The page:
For close to two years the Defense Security Service (DSS) has been advising stakeholders about an upcoming change to how interim Secret clearance decisions will be made.  It seems that they are now only a few months away from implementation.

An interim Secret clearance is “based on the completion of minimum investigative requirements.”  It is granted on a “temporary basis, pending the completion of the full investigative requirements” for a Secret clearance and the adjudication of that investigation.  The minimum requirements for interim Secret clearance for defense contractor personnel are the submission of a request for a National Agency Check with Law and Credit (NACLC) and the favorable review of the applicant’s Questionnaire for National Security Positions (Standard Form 86—SF86) and applicable security databases.

Among other functions, the DSS Personnel Security Management Office for Industry (PSMO-I) handles the Government’s front-end security clearance processing for defense contractor personnel covered under National Industrial Security Program (NISP).  This function was previously handled by the Defense Industrial Security Clearance Office (DISCO) before DISCO was disestablished and reconstituted as part of the Industry Division of the DOD Consolidated Adjudications Facility (DOD CAF).  PSMO-I grants interim clearances, but does not actually deny them.  They simply do not grant an interim clearance when a potentially disqualifying condition exists.  In the past the term “declined” was used in the Joint Personnel Adjudication System (JPAS) to indicate that an interim clearance was not granted; this has been replaced by the term, “Eligibility Pending.”  This may seem like a meaningless distinction, but it matters when filling out an SF86.  Section 25 of the SF86 asks if you have ever had a security clearance denied, suspended or revoked.  Failure to receive an interim clearance or having an interim clearance withdrawn is not a denial, suspension, or revocation.

Processing Interim Clearances: The Statistics

Generally PSMO-I has been able to make an interim Secret clearance determination and post that decision to the applicant’s Joint Personnel Adjudication System (JPAS) record in about two working days after they receive an applicant’s SF86.  There was a period between fall 2013 and spring 2014 when PSMO-I was terribly backlogged due to the Government shutdown and the lifting of the temporary moratorium on Period Reinvestigations.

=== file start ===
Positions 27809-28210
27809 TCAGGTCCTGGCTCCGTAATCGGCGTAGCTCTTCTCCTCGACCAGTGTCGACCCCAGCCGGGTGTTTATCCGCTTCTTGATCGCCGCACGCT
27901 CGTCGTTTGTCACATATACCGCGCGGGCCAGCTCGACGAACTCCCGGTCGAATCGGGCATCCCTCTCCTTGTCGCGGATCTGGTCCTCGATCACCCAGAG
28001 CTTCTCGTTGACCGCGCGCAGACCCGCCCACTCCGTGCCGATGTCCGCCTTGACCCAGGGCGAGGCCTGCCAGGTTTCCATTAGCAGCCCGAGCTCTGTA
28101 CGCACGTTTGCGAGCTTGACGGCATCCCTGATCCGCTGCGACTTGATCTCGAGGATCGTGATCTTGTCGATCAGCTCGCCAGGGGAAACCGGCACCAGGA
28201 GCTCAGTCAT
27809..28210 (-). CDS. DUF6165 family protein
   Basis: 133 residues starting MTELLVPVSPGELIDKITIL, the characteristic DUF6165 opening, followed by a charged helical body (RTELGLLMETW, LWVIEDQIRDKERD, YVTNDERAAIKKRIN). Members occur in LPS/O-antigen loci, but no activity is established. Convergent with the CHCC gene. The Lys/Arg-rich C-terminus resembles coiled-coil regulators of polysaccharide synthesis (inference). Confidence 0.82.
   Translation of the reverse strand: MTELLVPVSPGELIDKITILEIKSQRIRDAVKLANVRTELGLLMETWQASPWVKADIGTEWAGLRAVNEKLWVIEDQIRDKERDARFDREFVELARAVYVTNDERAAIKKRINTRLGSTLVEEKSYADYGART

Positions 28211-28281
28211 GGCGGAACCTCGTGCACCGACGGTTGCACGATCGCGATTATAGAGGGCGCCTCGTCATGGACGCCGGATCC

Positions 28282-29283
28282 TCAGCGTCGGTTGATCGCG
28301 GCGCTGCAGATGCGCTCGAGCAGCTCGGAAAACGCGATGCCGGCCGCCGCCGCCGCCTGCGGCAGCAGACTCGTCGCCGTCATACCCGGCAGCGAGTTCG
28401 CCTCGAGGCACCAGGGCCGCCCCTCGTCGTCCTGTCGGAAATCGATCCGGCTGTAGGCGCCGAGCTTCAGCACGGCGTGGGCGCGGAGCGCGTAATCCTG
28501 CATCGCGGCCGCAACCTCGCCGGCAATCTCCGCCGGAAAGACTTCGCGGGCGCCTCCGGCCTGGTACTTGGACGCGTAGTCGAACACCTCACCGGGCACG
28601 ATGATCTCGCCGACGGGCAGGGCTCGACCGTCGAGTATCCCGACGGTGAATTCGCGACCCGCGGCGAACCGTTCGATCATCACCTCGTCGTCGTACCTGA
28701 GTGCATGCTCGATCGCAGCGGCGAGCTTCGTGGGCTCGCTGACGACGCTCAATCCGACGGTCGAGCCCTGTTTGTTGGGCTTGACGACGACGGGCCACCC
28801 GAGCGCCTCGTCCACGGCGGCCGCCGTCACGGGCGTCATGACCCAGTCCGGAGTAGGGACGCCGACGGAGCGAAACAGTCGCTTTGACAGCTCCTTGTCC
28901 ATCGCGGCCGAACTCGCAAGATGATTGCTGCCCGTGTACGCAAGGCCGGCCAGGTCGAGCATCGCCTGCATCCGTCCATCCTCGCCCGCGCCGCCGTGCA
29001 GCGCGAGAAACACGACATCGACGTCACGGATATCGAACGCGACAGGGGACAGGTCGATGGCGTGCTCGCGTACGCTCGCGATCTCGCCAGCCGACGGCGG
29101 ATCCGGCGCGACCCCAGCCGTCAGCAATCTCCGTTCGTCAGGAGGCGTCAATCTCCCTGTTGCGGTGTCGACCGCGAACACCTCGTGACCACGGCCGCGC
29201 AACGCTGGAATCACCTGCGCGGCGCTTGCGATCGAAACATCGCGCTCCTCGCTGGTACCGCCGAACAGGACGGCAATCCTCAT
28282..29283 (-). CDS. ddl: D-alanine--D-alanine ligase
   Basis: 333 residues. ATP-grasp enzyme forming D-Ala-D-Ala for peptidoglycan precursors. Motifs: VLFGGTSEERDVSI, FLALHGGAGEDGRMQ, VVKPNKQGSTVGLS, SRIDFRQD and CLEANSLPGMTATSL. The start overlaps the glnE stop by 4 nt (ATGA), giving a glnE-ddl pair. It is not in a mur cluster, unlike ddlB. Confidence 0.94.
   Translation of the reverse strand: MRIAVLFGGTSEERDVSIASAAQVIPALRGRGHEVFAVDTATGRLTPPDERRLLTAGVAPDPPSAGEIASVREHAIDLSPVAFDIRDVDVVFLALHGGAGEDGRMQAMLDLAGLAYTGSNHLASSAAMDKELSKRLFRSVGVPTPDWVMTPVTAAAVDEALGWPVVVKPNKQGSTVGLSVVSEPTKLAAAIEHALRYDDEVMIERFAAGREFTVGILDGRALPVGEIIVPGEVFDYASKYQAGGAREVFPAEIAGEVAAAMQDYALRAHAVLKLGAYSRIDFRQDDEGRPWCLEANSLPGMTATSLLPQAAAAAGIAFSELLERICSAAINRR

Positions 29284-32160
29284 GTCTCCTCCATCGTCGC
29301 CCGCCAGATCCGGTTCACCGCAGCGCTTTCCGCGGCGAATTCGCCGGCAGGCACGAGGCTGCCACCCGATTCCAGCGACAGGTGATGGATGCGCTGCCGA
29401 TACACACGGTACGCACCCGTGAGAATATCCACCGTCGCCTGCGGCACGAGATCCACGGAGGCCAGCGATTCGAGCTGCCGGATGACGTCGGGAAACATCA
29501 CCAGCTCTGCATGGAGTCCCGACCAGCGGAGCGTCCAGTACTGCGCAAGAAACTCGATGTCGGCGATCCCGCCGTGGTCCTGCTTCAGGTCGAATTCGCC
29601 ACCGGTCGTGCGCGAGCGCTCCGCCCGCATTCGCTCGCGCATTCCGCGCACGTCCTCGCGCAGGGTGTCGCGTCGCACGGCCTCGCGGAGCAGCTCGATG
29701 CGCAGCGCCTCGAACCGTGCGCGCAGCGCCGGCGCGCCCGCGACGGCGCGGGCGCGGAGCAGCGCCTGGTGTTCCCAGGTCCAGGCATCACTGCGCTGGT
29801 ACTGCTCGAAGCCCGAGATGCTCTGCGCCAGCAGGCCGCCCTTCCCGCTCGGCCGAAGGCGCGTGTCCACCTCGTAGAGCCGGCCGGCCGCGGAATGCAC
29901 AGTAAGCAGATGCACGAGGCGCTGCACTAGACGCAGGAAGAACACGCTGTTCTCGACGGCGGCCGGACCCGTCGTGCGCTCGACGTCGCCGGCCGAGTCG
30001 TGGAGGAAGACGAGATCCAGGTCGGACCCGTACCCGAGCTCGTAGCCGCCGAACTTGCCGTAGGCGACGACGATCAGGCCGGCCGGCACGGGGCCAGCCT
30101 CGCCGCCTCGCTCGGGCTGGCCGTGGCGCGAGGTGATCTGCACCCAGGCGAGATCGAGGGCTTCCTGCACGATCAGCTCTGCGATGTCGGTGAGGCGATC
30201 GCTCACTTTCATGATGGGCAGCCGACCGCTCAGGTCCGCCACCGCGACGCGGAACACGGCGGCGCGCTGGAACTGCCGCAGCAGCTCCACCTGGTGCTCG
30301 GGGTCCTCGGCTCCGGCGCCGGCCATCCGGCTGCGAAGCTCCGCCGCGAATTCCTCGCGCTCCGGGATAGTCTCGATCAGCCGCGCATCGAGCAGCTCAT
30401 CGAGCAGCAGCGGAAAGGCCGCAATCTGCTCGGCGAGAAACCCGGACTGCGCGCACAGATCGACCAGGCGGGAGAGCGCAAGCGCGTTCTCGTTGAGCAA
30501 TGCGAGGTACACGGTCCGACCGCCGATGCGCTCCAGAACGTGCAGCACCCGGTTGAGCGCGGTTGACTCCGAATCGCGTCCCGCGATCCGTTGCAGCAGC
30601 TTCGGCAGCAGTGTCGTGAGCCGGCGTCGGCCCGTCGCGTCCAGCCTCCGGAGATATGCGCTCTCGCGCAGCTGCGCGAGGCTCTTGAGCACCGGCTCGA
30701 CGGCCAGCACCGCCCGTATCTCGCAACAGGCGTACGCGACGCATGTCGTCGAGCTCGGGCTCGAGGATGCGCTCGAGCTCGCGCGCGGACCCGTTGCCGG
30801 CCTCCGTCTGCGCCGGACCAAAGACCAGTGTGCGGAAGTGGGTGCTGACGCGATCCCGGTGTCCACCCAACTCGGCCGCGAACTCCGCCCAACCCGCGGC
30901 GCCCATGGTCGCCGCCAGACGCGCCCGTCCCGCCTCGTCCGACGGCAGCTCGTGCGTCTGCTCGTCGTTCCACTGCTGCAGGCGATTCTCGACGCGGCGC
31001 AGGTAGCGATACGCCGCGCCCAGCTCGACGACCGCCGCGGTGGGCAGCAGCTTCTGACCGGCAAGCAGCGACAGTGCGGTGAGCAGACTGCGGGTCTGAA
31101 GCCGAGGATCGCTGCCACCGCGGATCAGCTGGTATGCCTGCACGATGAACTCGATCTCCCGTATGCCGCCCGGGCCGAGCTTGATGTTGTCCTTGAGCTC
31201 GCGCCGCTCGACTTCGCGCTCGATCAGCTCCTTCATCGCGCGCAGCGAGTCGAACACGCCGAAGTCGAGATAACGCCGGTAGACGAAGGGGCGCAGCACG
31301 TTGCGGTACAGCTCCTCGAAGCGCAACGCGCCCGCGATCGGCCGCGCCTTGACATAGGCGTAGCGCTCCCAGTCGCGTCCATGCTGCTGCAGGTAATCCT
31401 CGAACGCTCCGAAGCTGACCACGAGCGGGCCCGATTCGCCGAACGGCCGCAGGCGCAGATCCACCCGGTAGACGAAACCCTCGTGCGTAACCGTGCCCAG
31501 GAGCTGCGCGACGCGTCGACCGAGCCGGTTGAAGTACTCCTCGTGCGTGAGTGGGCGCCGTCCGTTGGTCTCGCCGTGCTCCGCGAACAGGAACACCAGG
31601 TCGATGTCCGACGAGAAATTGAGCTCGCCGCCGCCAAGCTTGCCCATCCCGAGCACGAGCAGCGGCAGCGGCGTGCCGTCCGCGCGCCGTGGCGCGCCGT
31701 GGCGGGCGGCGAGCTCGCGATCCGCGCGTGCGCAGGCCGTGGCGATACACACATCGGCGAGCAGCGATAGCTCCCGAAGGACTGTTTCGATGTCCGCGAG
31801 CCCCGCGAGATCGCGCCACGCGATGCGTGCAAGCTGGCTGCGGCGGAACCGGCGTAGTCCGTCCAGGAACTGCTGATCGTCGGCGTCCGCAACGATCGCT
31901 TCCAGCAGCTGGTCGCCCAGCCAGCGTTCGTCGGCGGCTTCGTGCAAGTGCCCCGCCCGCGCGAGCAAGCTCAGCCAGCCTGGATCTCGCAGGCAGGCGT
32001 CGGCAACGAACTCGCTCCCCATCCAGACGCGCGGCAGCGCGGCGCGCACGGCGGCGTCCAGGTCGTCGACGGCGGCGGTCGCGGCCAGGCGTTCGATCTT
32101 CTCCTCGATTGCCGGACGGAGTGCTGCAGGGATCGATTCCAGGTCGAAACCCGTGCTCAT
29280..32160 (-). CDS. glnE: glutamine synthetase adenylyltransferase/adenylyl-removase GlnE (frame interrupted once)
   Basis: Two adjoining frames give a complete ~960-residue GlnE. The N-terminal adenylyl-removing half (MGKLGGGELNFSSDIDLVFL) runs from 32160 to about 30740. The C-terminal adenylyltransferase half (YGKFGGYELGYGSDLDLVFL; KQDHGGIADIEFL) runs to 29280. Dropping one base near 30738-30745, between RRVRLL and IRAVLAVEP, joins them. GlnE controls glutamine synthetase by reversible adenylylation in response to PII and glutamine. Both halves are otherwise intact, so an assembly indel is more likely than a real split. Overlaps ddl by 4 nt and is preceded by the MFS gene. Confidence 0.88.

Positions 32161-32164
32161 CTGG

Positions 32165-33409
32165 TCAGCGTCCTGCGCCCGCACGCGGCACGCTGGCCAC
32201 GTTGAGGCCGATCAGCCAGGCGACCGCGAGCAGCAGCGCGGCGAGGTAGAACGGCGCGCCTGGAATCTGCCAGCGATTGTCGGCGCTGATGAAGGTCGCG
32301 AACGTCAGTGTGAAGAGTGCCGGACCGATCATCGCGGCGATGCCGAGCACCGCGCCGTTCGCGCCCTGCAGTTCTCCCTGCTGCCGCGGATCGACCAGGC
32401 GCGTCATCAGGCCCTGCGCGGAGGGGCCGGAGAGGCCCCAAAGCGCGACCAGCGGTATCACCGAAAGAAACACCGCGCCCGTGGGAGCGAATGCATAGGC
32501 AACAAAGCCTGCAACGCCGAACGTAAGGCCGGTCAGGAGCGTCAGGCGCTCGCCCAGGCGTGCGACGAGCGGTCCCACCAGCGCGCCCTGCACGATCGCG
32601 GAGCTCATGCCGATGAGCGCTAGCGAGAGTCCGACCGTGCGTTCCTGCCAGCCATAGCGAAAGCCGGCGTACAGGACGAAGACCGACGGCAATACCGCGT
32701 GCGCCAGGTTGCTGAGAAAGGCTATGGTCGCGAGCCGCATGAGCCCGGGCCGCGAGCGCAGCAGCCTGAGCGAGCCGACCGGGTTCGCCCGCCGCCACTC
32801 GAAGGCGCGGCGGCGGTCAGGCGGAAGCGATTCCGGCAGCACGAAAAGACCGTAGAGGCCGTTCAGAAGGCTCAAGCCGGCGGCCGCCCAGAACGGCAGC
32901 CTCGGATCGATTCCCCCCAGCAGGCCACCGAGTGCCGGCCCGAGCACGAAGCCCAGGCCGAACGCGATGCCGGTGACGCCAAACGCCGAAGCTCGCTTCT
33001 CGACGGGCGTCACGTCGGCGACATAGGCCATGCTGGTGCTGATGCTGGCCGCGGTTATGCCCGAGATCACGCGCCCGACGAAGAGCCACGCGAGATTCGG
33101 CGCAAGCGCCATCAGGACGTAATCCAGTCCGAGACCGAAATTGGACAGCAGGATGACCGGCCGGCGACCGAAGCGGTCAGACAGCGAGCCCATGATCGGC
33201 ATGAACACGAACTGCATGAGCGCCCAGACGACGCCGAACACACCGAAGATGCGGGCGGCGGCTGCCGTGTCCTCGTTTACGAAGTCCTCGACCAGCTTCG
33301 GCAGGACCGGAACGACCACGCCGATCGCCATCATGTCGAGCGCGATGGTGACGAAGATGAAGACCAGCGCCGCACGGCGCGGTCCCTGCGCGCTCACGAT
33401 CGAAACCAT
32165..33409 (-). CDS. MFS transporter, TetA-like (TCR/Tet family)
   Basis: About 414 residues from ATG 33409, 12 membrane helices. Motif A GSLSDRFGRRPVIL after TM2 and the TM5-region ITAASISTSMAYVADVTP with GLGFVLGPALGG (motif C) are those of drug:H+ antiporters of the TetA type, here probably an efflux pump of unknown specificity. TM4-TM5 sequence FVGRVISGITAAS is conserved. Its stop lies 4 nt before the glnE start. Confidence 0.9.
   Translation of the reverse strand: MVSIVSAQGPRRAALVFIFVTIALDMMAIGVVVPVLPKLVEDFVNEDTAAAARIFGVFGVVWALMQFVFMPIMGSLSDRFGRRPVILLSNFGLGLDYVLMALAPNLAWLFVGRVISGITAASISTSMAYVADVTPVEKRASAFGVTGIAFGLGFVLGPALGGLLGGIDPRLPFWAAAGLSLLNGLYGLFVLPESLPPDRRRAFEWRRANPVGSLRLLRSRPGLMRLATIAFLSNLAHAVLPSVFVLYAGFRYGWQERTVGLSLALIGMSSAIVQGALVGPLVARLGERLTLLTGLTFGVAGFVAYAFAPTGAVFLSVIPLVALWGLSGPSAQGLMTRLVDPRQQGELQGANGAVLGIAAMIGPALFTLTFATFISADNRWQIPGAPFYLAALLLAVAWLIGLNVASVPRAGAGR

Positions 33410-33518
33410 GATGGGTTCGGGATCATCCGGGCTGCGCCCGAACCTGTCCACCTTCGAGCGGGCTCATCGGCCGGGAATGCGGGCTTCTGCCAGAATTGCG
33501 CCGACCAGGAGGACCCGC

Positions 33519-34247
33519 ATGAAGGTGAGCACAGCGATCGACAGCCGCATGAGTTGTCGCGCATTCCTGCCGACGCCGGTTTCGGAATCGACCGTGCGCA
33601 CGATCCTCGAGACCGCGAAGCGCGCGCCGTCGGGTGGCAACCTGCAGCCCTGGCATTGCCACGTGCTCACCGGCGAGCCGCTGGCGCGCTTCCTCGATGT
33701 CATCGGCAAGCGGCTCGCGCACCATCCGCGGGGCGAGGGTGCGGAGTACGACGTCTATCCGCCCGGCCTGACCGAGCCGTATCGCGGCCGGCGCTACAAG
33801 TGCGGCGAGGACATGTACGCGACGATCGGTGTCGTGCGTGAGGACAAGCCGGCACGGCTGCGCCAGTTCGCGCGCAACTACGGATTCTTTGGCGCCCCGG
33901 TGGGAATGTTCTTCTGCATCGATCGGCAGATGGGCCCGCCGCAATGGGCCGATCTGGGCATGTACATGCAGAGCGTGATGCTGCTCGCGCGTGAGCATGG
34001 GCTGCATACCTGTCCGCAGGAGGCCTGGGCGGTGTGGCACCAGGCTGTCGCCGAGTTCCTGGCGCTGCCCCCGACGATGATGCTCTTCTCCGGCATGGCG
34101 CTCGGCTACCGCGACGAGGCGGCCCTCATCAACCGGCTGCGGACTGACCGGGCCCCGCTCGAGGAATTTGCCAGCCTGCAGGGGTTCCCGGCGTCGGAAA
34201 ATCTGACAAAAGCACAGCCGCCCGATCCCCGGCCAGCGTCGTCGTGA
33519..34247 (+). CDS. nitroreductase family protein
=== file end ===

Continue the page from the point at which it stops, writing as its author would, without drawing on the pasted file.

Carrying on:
Although there haven’t been any recent statistics published on the rate of interim Secret clearance approval; anecdotal information suggests about 70% to 80% of industrial applicants for initial clearances are granted interim Secret clearances.

In the past there was no limit time limit for interim clearances.  A person could access classified information for years with only an interim clearance while waiting for a final clearance.  According to a June 2013 DSS Webinar there will be a 12-month time limit for interim clearances, with the possibility of an additional six months based on a compelling need request.

The Under Secretary of Defense for Intelligence (USD-I) issued a memorandum, dated 27 January 2014, regarding new minimum requirements for interim secret clearances.  These requirements went into effect on February 1, 2014 and will remain in effect until the issuance of DOD 5200.02-M, Volume 2, “DOD Personnel Security Program.”

The draft version of DOD 5200.02-M Volume II proposes the following standards for interim Secret clearance:

  • Investigation is opened by the Investigations Service Provider
  • Favorable review of completed SF86 by appropriate adjudicating authority
  • Receipt of favorable FBI criminal history report (Advance fingerprint results)
  • Review of applicable security databases and available records.

According to a June 2014 PSMO-I presentation at the National Classification Management Society conference, the new interim Secret clearance standards for industrial applicants will be almost identical to the standards for interim Top Secret clearances:

  • Review SF86
  • Investigation Scheduled
  • Review National Databases
  • Review Fingerprint results